[P6481] Interrogating Citizenship in the Middle East

Created by Lillian Frost
Wednesday, 12/01/21 11:30 am

SUMMARY:

This panel interrogates the meaning and uses of citizenship in the Middle East using novel data and theoretical approaches. Most of the concepts and theories of citizenship in the existing interdisciplinary literature reflect ideas and contexts from Western Europe and North America. As such, they do not necessarily apply to or fully capture citizenship in other regions, like the Middle East. This panel thus aims to develop novel and more precise characterizations and explanations of citizenship in the region that contribute to the broader citizenship literature, particularly in emerging areas, such as investment, precarious, and ambiguous citizenship. These insights, though rooted in the Middle East, can reveal aspects of citizenship that exist, but may be less apparent, in other contexts.

In pursuit of these goals, the panel’s papers feature cutting-edge research on some of the most pressing and underexplored aspects of citizenship both in the region and globally. These include studies of how precarious groups, including protracted refugees, experience and enact citizenship as well as how conceptions of citizenship can change, including from the bottom-up, through mass protests, and from the top-down, amidst incentives to naturalize investors and other “valuable” individuals. The papers use diverse methods and data to assess these topics, ranging from ethnography and participant observation, to process tracing using data from interviews, archival files, and government statements, and to textual and visual analyses of newspapers, social media, and cultural productions. Collectively, these papers identify and probe gaps in the citizenship literature through in-depth assessments of how citizenship operates in Iran, Jordan, Lebanon, and the United Arab Emirates. By deeply contextualizing citizenship in these countries, the papers find and propose new concepts that can help elucidate and better capture citizenship more broadly. Specifically, the papers challenge and expand traditional conceptualizations of citizenship by revealing new or unseen: motivations for the content of citizenship policies, ways of enacting citizenship, and forms of citizenship that can emerge in response to official decisions or popular rhetoric. The papers thus advance scholarship on citizenship in the Middle East while proposing novel concepts and theories that extend the field of citizenship studies.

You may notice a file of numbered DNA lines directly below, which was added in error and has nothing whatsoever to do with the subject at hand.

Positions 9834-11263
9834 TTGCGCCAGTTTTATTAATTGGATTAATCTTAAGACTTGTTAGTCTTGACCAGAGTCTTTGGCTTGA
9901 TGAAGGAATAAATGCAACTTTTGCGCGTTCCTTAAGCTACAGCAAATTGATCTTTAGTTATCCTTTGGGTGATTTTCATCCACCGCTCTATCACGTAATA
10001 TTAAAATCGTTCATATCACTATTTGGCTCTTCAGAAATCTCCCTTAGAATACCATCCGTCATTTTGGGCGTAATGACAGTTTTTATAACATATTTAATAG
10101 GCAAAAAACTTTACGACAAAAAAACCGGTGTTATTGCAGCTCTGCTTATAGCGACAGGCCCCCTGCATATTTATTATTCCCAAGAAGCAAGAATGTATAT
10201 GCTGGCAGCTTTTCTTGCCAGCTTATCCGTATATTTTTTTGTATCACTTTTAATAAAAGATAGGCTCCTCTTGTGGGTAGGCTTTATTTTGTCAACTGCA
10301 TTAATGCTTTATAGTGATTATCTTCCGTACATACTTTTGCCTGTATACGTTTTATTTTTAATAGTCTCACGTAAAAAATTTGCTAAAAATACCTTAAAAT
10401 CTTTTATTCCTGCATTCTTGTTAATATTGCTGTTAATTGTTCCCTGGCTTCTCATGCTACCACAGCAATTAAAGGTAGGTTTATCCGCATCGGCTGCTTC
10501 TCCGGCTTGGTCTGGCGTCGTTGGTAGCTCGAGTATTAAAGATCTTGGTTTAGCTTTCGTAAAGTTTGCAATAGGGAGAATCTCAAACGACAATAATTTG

DISCIPLINES:

Hist; Pol Science; Pol Science; Pol Science; Pol Science

ABSTRACTS:

MEMBERS:

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Laurie Brand

(University of Southern California)
Panel Participating Role(s): Discussant;

Shira Robinson

(George Washington University)
Panel Participating Role(s): Chair;

Shirin Saeidi

(University of Arkansas)
Panel Participating Role(s): Co-Author;
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Paola Rivetti

(Dublin City University)
Associate Professor in Politics and IR School of Law and Government Dublin City University
Panel Participating Role(s): Presenter;
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Zahra Babar

(Georgetown University - Qatar)
Panel Participating Role(s): Presenter;

Paul Esber

(Independent Scholar)
Panel Participating Role(s): Presenter;
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Lillian Frost

(Virginia Tech)
Lillian Frost is an assistant professor in the Department of Political Science at Virginia Polytechnic Institute and State University (Virginia Tech) and a Max Weber Fellow at the European University Institute for the 2020-21 academic year. She specializes...
Panel Participating Role(s): Organizer; Presenter;
Saeidi, Shirin (University of Arkansas) - Abstract Second Author